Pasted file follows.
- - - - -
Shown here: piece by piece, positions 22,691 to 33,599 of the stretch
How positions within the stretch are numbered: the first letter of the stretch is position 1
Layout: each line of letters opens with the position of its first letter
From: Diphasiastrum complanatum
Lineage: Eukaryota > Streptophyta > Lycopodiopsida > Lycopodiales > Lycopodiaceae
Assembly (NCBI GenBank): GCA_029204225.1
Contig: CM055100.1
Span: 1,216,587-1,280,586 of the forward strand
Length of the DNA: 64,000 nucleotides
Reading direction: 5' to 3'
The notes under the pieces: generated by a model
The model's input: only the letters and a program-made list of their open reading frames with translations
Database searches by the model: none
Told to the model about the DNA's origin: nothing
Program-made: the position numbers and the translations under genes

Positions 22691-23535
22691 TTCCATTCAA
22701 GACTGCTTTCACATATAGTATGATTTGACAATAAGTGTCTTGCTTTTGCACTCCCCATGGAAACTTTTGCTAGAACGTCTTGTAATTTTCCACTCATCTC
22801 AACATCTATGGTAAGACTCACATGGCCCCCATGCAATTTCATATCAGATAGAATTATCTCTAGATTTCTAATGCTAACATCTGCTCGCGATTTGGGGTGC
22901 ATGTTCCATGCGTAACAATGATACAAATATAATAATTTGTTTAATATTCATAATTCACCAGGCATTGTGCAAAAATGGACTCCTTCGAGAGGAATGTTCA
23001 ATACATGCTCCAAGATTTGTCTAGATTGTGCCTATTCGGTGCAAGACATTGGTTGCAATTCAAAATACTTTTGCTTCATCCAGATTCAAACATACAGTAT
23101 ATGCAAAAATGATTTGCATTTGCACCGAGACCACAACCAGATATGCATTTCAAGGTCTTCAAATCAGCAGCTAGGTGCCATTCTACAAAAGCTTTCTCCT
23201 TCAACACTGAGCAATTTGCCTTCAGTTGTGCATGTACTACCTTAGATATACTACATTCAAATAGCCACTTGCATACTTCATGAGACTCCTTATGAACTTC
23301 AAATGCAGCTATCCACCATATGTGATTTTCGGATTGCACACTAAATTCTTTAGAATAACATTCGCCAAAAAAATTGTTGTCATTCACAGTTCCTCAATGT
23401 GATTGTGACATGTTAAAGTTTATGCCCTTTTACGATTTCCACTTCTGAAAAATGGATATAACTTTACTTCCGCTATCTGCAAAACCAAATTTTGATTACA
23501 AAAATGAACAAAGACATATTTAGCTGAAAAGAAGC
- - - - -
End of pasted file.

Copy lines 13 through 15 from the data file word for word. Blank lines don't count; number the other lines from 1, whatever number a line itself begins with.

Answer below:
Database searches by the model: none
Told to the model about the DNA's origin: nothing
Program-made: the position numbers and the translations under genes